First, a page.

Education publisher Pearson(LSE: PSON) today announced that it is set to raise approximately $1bn from the sale of a 22% stake in Penguin Random House to its partner Bertelsmann.
News of the sale initially sent its shares up by more than 3% in early morning trading, as the company said that it intends to use £300m from the sale to buy back shares, with the remainder earmarked to bolster its balance sheet.
But its shares have since fallen back as investors weighed management's comments on the firm's new dividend policy, and by early afternoon, they were down by as much as 8%. As such, Pearson shares are on course for their biggest daily decline in three months.
Although the company has yet to spell out its new dividend plan, management indicated that it would give more priority to its balance sheet and investment required to transform the business, in light of the current challenging market environment. Additionally, it would not use the income from its remaining 25% stake in Penguin to make future dividend calculations.
This marks an end to its progressive dividend policy, after 25 years of consecutive annual dividend increases.
The sale also does not change the structural issues affecting the group's struggling education business in North America, but instead, increases its exposure to the under-performing division. As such, the publisher's bottom line performance would become even more dependant on a recovery at its core business.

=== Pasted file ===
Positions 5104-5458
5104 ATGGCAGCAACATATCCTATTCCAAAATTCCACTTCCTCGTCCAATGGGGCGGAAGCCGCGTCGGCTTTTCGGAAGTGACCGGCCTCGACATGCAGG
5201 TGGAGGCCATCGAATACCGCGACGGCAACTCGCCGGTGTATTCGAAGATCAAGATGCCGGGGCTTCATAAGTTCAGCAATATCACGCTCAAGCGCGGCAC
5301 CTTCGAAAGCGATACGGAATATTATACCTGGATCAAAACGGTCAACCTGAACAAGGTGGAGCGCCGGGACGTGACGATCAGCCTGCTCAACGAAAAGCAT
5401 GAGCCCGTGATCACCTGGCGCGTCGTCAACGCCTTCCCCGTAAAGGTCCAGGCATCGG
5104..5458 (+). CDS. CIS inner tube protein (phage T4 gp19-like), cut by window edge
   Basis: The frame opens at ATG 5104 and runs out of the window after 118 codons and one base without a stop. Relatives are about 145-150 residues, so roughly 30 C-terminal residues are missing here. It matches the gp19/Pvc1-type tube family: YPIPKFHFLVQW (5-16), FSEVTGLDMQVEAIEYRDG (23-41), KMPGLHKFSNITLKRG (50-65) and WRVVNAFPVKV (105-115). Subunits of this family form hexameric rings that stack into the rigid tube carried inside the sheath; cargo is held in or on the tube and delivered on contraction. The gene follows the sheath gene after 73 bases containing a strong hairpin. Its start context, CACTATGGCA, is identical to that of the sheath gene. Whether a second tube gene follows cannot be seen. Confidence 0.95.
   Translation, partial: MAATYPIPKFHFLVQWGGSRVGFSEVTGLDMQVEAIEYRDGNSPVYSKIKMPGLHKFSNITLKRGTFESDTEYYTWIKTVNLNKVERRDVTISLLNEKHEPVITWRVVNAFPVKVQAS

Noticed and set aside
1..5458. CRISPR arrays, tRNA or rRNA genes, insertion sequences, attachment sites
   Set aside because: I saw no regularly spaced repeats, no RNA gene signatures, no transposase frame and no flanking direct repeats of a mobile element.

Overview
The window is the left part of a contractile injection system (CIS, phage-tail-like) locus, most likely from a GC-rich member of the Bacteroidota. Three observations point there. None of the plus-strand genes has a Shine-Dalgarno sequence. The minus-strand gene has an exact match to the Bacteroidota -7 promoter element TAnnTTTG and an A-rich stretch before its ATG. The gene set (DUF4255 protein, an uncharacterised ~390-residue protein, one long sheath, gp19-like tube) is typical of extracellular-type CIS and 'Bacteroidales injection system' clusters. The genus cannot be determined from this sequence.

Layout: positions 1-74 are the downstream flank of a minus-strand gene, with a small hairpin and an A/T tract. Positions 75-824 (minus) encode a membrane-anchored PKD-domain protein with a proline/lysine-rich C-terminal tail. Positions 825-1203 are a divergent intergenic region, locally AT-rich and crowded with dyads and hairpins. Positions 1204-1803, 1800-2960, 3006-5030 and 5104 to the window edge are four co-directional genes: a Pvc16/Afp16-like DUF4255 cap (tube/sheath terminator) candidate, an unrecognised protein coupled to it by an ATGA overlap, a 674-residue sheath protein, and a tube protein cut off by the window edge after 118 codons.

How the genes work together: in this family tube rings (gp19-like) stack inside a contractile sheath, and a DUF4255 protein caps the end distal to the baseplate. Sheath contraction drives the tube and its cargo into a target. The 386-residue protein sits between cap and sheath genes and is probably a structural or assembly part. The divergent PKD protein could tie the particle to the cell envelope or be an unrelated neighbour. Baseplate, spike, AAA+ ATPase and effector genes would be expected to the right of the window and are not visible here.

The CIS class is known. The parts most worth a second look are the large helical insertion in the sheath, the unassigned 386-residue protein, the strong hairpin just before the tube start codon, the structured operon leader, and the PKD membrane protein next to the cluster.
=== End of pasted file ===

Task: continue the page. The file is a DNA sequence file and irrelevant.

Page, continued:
Unfortunately, Pearson's lacklustre dividend plans indicate that a turnaround is far from imminent. City analysts seem to share that opinion, as they expect underlying earnings this year to fall by 17%. And with shares in the company trading at 14.1 times forward earnings this year, I don't think there's enough upside to play for.
In other news today, household and personal care products company McBride(LSE: MCB) said it expects adjusted operating profit for the full year to be in line with previous expectations, despite challenging trading conditions in the second half.
Total group revenues, in constant currency terms, fell 5.9% from the prior year. The decline was mostly due to weaker demand, which caused underlying revenues to drop 3.8%, while McBride's customer reduction project accounted for a further 2.1% of sales reduction.
Leaner cost base
Yet the firm continued to make steady progress on the cost saving front, and as a result of this, its leaner cost base was considered effective in mitigating the impact of competitive markets and raw material price inflation.
Encouragingly, McBride said in today's update that management remains confident in the execution of its restructuring plan and is pleased with the progress to date. This confidence also seems to be shared by City analysts, as they expect underlying earnings-per-share to rise by 19% this year, with a further gain of 17% in 2018.
So in spite of today's revenues miss, I reckon that fundamentals remain broadly intact. As such, I believe valuations are tempting, with shares in the company trading at just 12.1 times its expected earnings for next year.
Jack Tang has no position in any shares mentioned. The Motley Fool UK has no position in any of the shares mentioned. Views expressed on the companies mentioned in this article are those of the writer and therefore may differ from the official recommendations we make in our subscription services such as Share Advisor, Hidden Winners and Pro. Here at The Motley Fool we believe that considering a diverse range of insights makes us better investors.